Upper Intermediate Philosophy: Post-Liberalism – Anglo-American And Continental Approaches
'Liberalism', arguably the dominant political tradition of the modern era, is currently undergoing a series of crises. Its commitments to particular values, such as freedom (in the form of markets, expression, individual rights), limited government, secularism and democracy, is have been challenged from multiple directions. The Enlightenment commitment to reason, universalism and the contract theory of Hobbes, Locke and Rousseau have been under siege from alternative visions of humanity (whether they be religious, nationalist, populist, communitarian etc.). Economic crises routinely call the foundations of capitalism into question. The populations of modern liberal states often suffer from alienation, atomisation, depression and a sense of purposelessness. The concept of human nature that underpins liberalism is open to serious revision: have we been irreparably altered by transformations in technology, for example? What is the best way to organise our social and political existence in the wake of globalisation? Are we fundamentally individualist or cooperative beings? What does freedom mean today?
Who is this course for
This course is at Upper Intermediate level and so would not be suitable for people who are new to studying philosophy. It would be an ideal continuation course for students who have previously studied on our Intermediate level courses and who now want a course that will look at the work of a particular philosopher in some depth. It may also be suitable for people who have had some previous grounding in Philosophy and who now want to study in more depth.
Although you should have some previous experience of studying philosophy it is not expected that you need to have a great deal of familiarity with the specific thinkers mentioned in the course description, as this is what the course will aim to provide.
What does this course cover
We will examine the work of, amongst others, Alisdair MacIntyre, Patrick Deneen, John Gray, Michael Sandal, John Millbank, Larry Siedentop, James Burnham, Rob Dreher, René Girard, Ivan Illich, Alain Badiou, Michael Foucault, Slavoj Zizek, Jacques Rancière and Ernesto Laclau & Chantal Mouffe. We will cover, amongst other themes: community, pessimism, freedom, flourishing, justice, religion, communism, agonism, human nature, democracy and various technological and technocratic developments in modernity, and their impact on political thought and organisation.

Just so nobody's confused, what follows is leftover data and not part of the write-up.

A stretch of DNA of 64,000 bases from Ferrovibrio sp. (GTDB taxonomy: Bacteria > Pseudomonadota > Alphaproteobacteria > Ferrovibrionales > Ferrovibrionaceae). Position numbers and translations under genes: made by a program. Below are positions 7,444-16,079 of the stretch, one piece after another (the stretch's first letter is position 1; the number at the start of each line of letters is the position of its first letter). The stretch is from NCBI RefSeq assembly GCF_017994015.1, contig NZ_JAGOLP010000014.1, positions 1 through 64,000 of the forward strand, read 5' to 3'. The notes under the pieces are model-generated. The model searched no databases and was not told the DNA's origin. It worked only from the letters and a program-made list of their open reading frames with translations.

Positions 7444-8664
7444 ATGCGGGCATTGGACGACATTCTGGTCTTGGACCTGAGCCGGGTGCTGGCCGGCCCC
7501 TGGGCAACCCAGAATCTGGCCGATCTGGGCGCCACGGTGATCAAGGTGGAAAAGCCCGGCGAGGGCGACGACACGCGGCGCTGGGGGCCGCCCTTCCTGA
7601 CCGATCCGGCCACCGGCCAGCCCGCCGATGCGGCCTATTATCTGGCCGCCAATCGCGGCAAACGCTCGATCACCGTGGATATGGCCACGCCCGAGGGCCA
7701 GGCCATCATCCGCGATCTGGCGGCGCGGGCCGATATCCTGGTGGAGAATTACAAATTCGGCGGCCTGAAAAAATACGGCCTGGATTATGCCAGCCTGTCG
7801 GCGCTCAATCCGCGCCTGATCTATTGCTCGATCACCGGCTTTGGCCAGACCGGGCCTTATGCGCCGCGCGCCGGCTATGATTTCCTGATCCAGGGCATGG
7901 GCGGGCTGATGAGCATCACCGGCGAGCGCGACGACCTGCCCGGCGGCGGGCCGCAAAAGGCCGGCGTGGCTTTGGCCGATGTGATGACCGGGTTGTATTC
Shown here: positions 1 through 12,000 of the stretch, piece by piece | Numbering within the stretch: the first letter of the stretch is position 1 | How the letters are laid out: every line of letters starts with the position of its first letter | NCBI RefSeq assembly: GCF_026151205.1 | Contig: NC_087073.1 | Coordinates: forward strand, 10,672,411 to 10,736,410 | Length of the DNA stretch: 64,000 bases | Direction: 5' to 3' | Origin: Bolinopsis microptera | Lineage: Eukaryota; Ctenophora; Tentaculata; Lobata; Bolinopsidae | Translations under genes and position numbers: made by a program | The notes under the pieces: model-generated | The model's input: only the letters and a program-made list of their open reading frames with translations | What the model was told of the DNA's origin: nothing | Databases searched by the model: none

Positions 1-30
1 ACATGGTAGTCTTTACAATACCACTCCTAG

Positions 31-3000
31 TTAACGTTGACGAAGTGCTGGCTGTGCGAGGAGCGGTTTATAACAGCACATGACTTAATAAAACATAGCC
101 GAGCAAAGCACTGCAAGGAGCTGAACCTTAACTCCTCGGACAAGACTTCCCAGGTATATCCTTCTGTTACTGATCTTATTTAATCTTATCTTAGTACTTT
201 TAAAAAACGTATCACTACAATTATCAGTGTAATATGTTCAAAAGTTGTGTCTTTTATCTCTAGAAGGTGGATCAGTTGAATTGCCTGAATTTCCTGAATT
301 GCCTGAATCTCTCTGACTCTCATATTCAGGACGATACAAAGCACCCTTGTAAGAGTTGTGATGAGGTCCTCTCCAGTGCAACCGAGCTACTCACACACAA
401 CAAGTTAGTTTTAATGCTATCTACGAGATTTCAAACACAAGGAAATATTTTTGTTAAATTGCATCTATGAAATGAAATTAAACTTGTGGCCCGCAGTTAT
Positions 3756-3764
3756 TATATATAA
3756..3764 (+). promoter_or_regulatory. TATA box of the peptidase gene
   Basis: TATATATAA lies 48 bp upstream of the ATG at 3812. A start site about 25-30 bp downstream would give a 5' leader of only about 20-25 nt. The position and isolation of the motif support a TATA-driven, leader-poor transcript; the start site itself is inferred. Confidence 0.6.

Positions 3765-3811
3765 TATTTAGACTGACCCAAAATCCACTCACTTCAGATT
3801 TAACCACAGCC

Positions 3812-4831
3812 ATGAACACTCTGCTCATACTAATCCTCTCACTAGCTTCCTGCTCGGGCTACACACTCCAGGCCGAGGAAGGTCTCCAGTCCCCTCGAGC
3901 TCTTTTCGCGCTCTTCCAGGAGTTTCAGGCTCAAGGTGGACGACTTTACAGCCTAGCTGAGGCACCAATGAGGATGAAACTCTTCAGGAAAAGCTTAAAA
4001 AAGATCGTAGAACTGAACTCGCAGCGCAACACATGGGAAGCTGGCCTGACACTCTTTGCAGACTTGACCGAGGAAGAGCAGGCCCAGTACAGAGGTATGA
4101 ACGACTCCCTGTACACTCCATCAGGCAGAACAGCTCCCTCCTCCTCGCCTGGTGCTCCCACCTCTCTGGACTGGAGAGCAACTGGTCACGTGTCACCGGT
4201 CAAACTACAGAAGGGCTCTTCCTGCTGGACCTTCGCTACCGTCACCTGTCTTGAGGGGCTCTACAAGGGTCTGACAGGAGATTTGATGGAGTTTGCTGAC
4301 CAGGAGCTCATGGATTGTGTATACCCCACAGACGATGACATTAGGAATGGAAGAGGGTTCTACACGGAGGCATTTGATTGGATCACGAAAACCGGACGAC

By the end of the course, students will be able to discuss multiple contemporary issues in politics and philosophy more broadly.
What will it be like
The course will be run online using Zoom for the live class sessions and either the Moodle page for the course or some other system for the distribution of the electronic resources for the session sitting alongside this. Although there will be some adjustments that need to be made for the online version of this course, we will aim to keep the experience as close as possible to that of a face to face course taught in the Centre.
The course will consist of lectures and seminars, and all the reading material will be available on Moodle. Progress will be assessed in terms of student participation - engagement in seminars and with the material. It will be possible but not mandatory for students to present to the class each week
What else do you need to buy or do
All the reading materials will be provided. Students are expected to keep up with the reading each week.
The course will be run on Zoom, please make sure you have installed it in advance of your first class on your computer or mobile device. You can sign up for free here:
You will need a microphone (it's fine to use whatever is built into your device) and camera, so we can see you via video. You may also want to use headphones during the session.
You can participate in class sessions through the use of a computer, laptop, tablet or other similar internet enabled device. Please note that if you only have access to a smartphone, you will be able to attend the class sessions and participate in them but you will find it more difficult to benefit from the full range of materials and activities involved in the course if this is your only means of connection.
Make sure you have a small space to work in during the session and that as far as possible that you can keep this space quite and clear of interruption so that you can concentrate on what is happening in the class.
By signing up to the course you are consenting to being on camera. The content of the lesson may occasionally be recorded by the tutor for internal education and training purposes but any such recordings will not be made available to anyone outside of the Mary Ward Centre organisation without us asking you again for further permission to do so
What this course could lead to
Other Advanced level Philosophy courses at the Mary Ward Centre or other similar establishments. Other courses in the Humanities and Social Sciences with a strong emphasis on theory and the study of the mind and human behaviour(e.g., Psychology, Economics, Sociology, Anthropology, History
I've been to many Centres to study in London and the Mary Ward Centre is one of the nicest I've studied in.MWC student
This course has concessions available for people who meet certain criteria
Got a Question about this Course?
Contact The Departmental Administrator.
Why choose Mary Ward?
Mary Ward Centre is the adult education centre with a difference. We provide a wide range of subjects for people at all levels and run courses during the day, evening and weekends to suit your timetable. You can learn face to face at one of our centres (Bloomsbury or Waterloo) or take an online course
Get inspired and enjoy excellent teaching in an environment where each individual’s learning experience is valued. That’s what makes Mary Ward Centre ‘the friendly place to learn.’